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Wesley globetrots to China before starting her life in Indiana

By Dominique Ross

Belynda Wesley, a Florida A&M University student of the School of Journalism & Graphic Communication, is making a name for herself in the field of journalism.

She will graduate on Dec. 14 with a news reporting job in hand. Wesley has landed a job at ABC 57 in South Bend, Indiana. Plus, Wesley was selected by the National Association of Black Journalists as a recipient of the Les Payne Reporting Trip to China. The all-expenses paid scholarship for China allows the graduating senior to be abroad for more than a week with four other journalism students. She left Saturday, Nov. 24.

"The NABJ is proud of the students selected to participate in the NABJ Les Payne Reporting Trip to China. We look forward to the stories that Christiana, Shannon, Shayla, Belynda and Kyla will produce in China, and to their continued success," said NABJ President Sarah Glover.

From China, Wesley shared that the group had already ridden the high speed train known as the fastest bullet train in the world: the Shanghai Maglev boasts speeds of more than 260 mph. Then, she couldn’t help but go on about her experiences with Glover; Les Payne’s daughter Tammy Payne; NABJ Co-Founder Joe Davidson; and Rochelle Riley from the Detroit Free Press.

“I’m grateful to be chosen on this trip,” she said from her room in Chuzhou – an eastern Anhui province. “To be one of the first on this trip … is nothing but rewarding. Sitting in resorts and catching bullet trains in the streets of Beijing, Shanghai and the province of Anhui -- it’s been a humbling experience.”

When she returns to Florida, Wesley will resume plans to complete her last semester at FAMU. Wesley, a broadcast journalism student from South Florida, discussed how a journalism career was never in her original plans. Prior to enrolling, Wesley’s cousin Iman Sandifer was enrolled at FAMU and suggested she come and visit the school. Being fond of writing and wanting to perfect her craft, Wesley’s interest in news sprouted after seeing FAMU TV 20. This ultimately led her decision to become a FAMU student.

“FAMU SJGC has paved my way, taught me the fundamentals, confidence and the things I need to know to be a great reporter,” she said.

During her college career, Wesley has landed a few internships and fellowships. She was an NABJ student project reporter. She interned at: WCTV Channel 6 in Tallahassee and WSVN Fox Channel 7 News in Miami and Society of Professional Journalists. She has reported on homecoming specials, election specials and was instrumental in creating a report on the protest for Parkland shooting in Tallahassee.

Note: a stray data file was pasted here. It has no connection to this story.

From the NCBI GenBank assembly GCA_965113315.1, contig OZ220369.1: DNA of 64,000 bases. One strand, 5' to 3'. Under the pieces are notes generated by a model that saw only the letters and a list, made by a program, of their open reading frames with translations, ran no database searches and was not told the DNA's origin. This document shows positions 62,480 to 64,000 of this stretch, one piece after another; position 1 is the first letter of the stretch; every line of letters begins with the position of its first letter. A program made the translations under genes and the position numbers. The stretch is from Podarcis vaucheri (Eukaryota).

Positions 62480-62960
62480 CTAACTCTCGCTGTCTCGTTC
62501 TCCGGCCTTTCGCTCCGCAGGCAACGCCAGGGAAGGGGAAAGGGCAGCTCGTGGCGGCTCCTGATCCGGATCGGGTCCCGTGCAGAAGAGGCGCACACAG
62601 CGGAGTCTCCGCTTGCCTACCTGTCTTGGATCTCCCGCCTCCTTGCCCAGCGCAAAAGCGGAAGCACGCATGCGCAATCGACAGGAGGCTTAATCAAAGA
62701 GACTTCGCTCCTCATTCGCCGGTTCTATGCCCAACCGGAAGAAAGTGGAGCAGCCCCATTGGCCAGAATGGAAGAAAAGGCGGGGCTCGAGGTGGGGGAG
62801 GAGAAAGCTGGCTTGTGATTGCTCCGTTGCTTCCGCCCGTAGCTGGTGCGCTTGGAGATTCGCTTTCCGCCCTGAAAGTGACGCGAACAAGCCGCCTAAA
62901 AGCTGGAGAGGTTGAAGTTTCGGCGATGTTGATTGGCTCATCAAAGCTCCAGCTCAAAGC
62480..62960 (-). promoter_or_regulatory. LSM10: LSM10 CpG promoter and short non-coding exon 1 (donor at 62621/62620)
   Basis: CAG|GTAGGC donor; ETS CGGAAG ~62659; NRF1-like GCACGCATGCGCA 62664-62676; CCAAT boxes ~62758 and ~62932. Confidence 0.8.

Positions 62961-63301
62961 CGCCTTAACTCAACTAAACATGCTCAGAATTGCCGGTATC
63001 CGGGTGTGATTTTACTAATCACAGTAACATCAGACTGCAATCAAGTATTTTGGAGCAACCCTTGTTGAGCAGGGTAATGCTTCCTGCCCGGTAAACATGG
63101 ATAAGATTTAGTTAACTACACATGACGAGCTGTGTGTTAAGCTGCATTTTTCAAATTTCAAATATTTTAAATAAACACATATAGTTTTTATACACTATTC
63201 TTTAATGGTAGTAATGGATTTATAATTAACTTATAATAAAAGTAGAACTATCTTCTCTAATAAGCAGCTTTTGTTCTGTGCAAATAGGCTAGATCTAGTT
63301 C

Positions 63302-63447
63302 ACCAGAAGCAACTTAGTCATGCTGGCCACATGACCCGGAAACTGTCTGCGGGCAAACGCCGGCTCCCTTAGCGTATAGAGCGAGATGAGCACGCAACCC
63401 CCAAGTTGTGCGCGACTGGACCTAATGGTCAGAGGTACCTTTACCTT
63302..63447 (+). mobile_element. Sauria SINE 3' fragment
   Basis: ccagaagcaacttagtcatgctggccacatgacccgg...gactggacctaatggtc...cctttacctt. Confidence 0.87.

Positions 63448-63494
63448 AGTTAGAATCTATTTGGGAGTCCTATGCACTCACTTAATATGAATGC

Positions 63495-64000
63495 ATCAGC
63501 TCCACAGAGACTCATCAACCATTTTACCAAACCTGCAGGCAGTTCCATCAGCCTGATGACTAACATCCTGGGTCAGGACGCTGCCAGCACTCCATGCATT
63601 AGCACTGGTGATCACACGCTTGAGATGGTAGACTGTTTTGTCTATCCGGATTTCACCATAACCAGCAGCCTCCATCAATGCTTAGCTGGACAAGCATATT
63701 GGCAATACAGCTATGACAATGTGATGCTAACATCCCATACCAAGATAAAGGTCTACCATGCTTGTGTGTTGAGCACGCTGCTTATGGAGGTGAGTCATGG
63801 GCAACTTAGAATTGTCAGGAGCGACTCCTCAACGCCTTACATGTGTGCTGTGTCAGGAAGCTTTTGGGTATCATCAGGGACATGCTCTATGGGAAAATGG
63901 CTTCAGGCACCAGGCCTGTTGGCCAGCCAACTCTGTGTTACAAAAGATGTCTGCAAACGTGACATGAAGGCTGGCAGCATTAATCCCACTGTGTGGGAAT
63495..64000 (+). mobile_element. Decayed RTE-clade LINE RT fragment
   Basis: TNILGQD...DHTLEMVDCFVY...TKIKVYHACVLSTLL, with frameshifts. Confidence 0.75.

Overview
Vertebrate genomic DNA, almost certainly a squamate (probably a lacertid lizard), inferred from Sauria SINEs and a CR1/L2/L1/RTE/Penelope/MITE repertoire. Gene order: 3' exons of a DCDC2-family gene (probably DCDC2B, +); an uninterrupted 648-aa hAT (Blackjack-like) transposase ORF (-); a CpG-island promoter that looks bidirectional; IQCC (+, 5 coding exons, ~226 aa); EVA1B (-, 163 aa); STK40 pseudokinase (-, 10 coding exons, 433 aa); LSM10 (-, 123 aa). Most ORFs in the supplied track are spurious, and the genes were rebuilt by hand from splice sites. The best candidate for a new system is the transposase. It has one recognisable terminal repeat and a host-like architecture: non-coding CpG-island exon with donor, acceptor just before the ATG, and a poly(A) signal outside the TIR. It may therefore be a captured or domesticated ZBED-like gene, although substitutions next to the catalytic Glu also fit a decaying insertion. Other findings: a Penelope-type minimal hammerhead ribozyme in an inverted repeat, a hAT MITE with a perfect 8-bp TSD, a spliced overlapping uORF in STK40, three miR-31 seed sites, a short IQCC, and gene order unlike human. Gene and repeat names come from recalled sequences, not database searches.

Journalism Professor Kenneth Jones had nothing but praise for Wesley. He mentioned how she’s been chosen and selected for many things.

“She’s a hard worker. She works beyond the call -- what I call beyond the grade work,” Jones said.

Wesley believes that no’s are only gateways to yes’s. It’s no wonder why her peers and professors see her as a rising star.

“Anytime I feel like giving up or just don’t feel like working, Belynda kicks my butt to keep going, because she doesn’t stop,” said her best friend Kayla Carter.

Wesley also shared that in the field of reporting how important it is to take risks. On Facebook, she shared how she saw a white supremacist rally was taking place in Tallahassee. Knowing that information, she made sure she covered the story. She decided that she wanted to talk to the president of the white supremacist group.

“I went to the right channels. (I) asked the chief of police and he went to go get him,” Wesley said. “As I was talking to him all the other news outlets came up behind me to interview him -- that’s when I knew I did something right.”

In the field of journalism, Wesley is aiming to go as far as she can with her dreams. She wants to not only work as a reporter but also document her experiences traveling and covering feature stories.